In this day and age, it seems impossible that Hitler and his Nazi party ever even gained traction, let alone won a democratic election. The fact that the Nazis did not take Germany by force and were in fact elected by a majority vote comes as a huge surprise to many people. How could a party based on pure hate and evil win an election and be allowed to carry out genocide on some many groups of people both domestically and within other territories in Europe?
Cause and effect had a large part to play in the rise and succession of the Nazi Party. The state of Germany post-World War I played a large role as well as external factors. Let’s look at how it was possible for the Nazis to have gotten into power through a democratic vote, despite the hatred they spoke out and the actions which accompanied such hatred of various groups of people; including the Jewish community, Homosexuals, Catholics, Black and Asian people, Gypsies and Communists.
Economic, Political and Social Chaos in Germany
The early to mid-20th century was a time of utter chaos for Germany, economically, politically and socially.
The Weimar Republic and Hyperinflation
Germany was previously a monarchy, which was taken over by the Weimar Republic who suffered a huge recession and some of the worse hyperinflation in world history. After the war was lost, the German Kaiser (King) fled and the new democratic government was declared in the February of 1919. This was a huge political and social upheaval for the country and people were uncertain of the functioning of the new government body.
In the light of Germany losing the war, they were to pay reparations to the allied countries which they had fought against during this time, equal to around £6 billion (which by today’s or 1920s standard was an infinite amount of money.)
Of course, this meant that Germany was in huge debt, hyperinflation followed and people were going hungry. The inexperienced Weimar Republic decided the best idea was to simply print more money out to pay back their war-related debts. However, printing more money only makes the value decrease and soon German was declared in a state of hyperinflation. Famously, people claimed that they had to take a wheelbarrow filled with money to the shops just to buy a loaf of bread and by the time they got there, the inflation was so that they no longer had the correct amount.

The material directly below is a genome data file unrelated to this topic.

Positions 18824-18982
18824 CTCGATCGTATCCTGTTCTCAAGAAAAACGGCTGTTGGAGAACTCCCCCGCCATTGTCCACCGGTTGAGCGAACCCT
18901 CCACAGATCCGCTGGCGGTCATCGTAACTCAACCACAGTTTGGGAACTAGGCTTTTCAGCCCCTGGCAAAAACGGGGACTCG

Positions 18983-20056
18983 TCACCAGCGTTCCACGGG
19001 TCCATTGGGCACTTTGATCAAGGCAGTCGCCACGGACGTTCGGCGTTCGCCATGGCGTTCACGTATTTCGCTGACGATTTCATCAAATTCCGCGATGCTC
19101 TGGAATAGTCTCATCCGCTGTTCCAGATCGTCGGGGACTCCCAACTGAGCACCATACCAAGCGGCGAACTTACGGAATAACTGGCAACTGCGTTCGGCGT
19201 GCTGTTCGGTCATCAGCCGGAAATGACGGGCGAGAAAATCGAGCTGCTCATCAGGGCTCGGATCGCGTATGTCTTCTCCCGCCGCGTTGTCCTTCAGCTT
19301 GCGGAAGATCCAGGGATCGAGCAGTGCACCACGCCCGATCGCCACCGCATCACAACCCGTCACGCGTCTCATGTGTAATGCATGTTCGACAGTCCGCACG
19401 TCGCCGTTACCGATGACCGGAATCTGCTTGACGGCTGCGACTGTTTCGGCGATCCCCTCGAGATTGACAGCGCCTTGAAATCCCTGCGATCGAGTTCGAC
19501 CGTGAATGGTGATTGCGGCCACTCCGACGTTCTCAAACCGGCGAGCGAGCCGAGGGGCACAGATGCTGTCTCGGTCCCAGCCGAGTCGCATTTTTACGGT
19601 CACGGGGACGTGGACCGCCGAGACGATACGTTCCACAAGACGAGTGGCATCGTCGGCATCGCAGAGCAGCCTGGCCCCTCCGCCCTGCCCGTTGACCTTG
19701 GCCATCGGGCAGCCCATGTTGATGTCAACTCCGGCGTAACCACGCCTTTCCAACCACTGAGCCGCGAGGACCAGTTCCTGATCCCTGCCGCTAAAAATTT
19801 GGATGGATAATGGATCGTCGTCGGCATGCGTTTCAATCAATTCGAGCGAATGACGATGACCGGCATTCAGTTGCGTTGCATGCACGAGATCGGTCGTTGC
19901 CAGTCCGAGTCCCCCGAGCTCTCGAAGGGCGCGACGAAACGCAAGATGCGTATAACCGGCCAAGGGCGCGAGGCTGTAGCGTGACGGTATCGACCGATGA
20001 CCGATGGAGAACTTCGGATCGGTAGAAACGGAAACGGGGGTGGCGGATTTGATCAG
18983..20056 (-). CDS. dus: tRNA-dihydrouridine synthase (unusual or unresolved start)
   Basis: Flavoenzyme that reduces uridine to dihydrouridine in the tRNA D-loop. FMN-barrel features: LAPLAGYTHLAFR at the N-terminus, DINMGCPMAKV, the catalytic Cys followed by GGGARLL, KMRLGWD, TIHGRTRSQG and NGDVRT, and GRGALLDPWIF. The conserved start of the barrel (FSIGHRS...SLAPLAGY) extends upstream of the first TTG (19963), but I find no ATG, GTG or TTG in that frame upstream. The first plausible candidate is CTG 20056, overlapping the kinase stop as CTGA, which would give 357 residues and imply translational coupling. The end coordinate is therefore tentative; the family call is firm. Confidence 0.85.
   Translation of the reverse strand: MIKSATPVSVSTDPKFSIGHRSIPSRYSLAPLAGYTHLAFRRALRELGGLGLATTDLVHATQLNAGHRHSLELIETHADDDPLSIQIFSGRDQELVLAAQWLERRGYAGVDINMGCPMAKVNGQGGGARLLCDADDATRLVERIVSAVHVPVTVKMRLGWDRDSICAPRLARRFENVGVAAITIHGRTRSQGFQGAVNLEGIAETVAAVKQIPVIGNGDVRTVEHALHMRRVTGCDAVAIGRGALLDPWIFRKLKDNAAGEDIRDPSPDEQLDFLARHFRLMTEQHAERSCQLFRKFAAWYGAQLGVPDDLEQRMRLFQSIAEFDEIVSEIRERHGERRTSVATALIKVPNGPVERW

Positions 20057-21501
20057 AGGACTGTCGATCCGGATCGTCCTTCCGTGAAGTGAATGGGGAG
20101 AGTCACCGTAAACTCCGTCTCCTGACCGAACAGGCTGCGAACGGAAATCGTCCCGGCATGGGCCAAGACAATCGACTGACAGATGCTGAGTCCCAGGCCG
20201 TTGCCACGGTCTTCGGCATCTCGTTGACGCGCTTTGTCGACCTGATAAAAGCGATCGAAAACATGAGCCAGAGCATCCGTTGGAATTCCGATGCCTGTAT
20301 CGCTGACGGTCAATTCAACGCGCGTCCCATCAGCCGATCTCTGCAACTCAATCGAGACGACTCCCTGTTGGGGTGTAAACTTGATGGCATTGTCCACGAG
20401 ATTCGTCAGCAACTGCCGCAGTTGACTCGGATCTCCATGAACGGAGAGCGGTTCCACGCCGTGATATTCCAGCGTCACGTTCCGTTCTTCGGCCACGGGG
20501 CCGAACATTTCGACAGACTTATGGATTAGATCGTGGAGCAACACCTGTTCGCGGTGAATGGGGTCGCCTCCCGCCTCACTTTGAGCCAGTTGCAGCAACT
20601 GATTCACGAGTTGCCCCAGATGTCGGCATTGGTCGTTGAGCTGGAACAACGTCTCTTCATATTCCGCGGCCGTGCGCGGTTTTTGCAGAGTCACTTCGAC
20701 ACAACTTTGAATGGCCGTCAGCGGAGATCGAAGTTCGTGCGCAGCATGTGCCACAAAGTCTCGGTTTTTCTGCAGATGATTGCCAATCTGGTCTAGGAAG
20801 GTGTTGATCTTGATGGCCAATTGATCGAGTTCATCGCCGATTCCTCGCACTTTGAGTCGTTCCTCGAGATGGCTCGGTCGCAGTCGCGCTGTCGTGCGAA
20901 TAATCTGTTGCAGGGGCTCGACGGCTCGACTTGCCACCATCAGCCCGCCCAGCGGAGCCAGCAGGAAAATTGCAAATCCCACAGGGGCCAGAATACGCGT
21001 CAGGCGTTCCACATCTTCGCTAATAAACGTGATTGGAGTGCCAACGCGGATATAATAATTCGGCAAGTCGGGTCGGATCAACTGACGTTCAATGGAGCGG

Nazism vs Communism
In Germany and other parts of Europe was a fear of Communism, Hitler and the Nazis played on this fear and basically gave an ultimatum – it was the Nazis or the Communists. In times of political, economic and social unrest, people tend to look to political extremes so these were the only plausible options. However, with the huge mass-spread fear of Communism present in Europe, the Nazis had the one up as the answer to the German people’s desperate prayers.
Even the moderate parties which were not as popular as the Nazis looked to them for help in keeping the communists out of Europe. So not did they have the support of the people, they also had the support of less significant parties in Germany – despite their less extreme views.
Fear of the unknown created tension
The Nazis were able to shift the blame of the state of Germany onto those who they claimed were not “true Germans”, these were mainly Jewish people. At this particular point in time, there was de facto segregation and Jews tended to live in closed off communities where they spoke Yiddish, worn traditional dress and ate different foods. This was just part of daily life in Germany, but the fear of the unknown and the ignorance of the uneducated was taken advantage of by Hitler.